The proposal elaborated by Snozzi gave the small village an urban centre that it had never had, as well as a quality of architecture widespread and confident in modernity. The project led to the change of the existing urban planning tool and to the formulation of a new regulatory plan. The design concept aimed to build an urban centrality through the reuse of the convent and the involvement of the church and cemetery nearby. The exaltation of these three monumental elements allowed to generate a centre capable of arousing among the citizens a sense of belonging previously absent (Snozzi, 1995). With the renovation of the convent into a school from 1993, the interior space of the cloister began to be used not only as a school courtyard, but also a venue for many other collective activities. Observing this unexpected phenomenon, Snozzi recognized the urban value of this authentic public “piazza” and linked it with a small park to the south. The architect therefore proposed to build an extension of the school in front of the church, in order to keep the south side of the old cloister accessible. The new building further emphasized the idea of a square, as it provided compactness and a new view to the public space. Nowadays, every year, hundreds of foreign tourists visit the municipality and, in the summer, hundreds of students and young architects take part in the international planning seminar held by Snozzi since 1993 (see Figure 7). The correct application of building regulations means that the whole urban area, created year after year, is strongly characterized from a figurative and formal point of view. Here, there is a strong feeling of belonging to the place (Croset, 1996). Today, among the local population, there is a widespread opinion that Luigi Snozzi should be credited with having succeeded in giving a public dimension to all the interventions, both conceived for the community and designed for private individuals, creating an unicum at the service of man and the quality of life within the community (Bologna, 2014).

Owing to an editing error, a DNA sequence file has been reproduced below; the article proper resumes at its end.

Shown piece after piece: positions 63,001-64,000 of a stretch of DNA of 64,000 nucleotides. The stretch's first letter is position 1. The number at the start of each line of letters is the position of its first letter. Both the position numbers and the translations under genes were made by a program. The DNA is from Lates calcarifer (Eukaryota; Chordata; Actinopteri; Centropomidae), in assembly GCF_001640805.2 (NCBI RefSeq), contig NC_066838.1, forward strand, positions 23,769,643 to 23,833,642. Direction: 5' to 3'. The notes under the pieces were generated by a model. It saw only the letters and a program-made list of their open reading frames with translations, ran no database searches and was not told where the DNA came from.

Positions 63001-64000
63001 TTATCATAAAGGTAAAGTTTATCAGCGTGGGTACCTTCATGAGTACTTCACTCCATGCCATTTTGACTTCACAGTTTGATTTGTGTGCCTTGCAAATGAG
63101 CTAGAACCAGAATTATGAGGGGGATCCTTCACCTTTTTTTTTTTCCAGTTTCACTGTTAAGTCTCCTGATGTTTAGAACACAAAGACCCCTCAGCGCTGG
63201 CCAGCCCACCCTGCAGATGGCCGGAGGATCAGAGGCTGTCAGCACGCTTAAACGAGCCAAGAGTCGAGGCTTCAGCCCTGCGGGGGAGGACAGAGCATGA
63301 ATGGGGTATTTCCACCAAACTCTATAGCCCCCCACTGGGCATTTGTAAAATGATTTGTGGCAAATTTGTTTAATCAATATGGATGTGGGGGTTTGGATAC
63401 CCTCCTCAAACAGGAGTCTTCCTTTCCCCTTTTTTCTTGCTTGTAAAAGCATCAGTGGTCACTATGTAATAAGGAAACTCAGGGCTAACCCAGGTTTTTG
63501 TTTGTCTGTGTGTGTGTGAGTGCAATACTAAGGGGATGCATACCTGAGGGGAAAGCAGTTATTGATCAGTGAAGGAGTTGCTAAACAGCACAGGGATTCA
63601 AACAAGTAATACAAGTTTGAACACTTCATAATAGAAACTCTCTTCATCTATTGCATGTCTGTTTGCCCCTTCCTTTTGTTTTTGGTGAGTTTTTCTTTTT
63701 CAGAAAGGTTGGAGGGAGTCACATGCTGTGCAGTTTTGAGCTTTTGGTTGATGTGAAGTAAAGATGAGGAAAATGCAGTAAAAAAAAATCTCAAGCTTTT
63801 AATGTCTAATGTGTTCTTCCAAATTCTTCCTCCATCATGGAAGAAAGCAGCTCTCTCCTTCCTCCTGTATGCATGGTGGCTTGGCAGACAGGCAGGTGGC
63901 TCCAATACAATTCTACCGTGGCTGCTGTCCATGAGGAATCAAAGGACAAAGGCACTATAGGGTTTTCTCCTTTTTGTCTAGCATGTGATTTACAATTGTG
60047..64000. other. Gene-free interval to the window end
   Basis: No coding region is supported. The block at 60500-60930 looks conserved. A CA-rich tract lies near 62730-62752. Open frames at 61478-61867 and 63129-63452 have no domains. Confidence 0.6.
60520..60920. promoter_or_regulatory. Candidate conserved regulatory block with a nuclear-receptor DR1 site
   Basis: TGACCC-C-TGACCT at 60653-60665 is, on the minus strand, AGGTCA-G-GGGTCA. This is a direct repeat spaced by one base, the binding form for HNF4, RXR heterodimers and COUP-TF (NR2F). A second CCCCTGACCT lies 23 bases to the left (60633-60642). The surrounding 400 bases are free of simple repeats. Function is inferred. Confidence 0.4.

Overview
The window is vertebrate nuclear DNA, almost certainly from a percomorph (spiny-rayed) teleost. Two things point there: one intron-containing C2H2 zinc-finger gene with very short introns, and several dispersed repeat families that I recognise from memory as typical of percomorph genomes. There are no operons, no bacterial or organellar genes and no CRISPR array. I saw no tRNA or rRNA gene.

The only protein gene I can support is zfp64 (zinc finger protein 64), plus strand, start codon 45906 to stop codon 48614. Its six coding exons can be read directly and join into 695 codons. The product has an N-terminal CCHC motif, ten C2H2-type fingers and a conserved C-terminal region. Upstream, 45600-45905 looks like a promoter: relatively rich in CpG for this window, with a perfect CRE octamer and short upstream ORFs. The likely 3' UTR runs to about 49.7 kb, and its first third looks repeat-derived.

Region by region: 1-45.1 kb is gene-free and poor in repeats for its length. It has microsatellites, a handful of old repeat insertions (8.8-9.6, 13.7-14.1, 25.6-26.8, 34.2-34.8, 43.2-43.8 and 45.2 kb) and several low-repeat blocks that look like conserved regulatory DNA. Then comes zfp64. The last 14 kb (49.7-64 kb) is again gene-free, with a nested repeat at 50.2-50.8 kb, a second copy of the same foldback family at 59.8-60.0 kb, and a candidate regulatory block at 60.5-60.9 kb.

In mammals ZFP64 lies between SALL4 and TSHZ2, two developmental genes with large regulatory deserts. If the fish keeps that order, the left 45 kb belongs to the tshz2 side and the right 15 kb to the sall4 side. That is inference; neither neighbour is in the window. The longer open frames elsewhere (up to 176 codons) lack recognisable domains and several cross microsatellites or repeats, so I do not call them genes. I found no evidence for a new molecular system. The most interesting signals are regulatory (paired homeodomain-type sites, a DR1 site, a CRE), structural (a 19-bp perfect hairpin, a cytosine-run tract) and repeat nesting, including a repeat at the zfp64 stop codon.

Figure 7 Story of urban daily life in Monte Carasso, Switzerland